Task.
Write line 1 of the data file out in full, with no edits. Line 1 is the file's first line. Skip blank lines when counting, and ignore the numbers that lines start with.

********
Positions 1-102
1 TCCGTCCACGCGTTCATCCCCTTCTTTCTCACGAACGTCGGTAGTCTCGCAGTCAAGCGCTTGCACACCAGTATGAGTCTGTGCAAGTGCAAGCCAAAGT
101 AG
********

Positions 1-102